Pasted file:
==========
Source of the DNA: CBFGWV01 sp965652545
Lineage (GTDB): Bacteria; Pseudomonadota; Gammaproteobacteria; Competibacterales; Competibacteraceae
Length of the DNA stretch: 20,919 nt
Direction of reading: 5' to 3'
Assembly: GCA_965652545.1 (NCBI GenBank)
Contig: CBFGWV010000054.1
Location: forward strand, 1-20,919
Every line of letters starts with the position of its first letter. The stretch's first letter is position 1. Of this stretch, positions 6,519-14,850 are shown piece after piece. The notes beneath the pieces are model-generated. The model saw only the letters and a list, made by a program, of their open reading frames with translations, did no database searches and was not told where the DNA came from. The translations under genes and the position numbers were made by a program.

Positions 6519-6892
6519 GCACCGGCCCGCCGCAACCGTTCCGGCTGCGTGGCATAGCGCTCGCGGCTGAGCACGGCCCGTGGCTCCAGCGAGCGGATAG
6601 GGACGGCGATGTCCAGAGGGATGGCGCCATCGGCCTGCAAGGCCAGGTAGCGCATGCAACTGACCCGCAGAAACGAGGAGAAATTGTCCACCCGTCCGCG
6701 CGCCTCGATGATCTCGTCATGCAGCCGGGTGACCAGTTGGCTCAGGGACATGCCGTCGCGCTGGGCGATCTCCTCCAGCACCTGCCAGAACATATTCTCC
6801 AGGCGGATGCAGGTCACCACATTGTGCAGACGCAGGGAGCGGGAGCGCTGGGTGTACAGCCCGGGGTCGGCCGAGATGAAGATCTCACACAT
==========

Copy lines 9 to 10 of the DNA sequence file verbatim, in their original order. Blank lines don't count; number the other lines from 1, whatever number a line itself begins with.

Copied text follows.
Positions 6519-6892
6519 GCACCGGCCCGCCGCAACCGTTCCGGCTGCGTGGCATAGCGCTCGCGGCTGAGCACGGCCCGTGGCTCCAGCGAGCGGATAG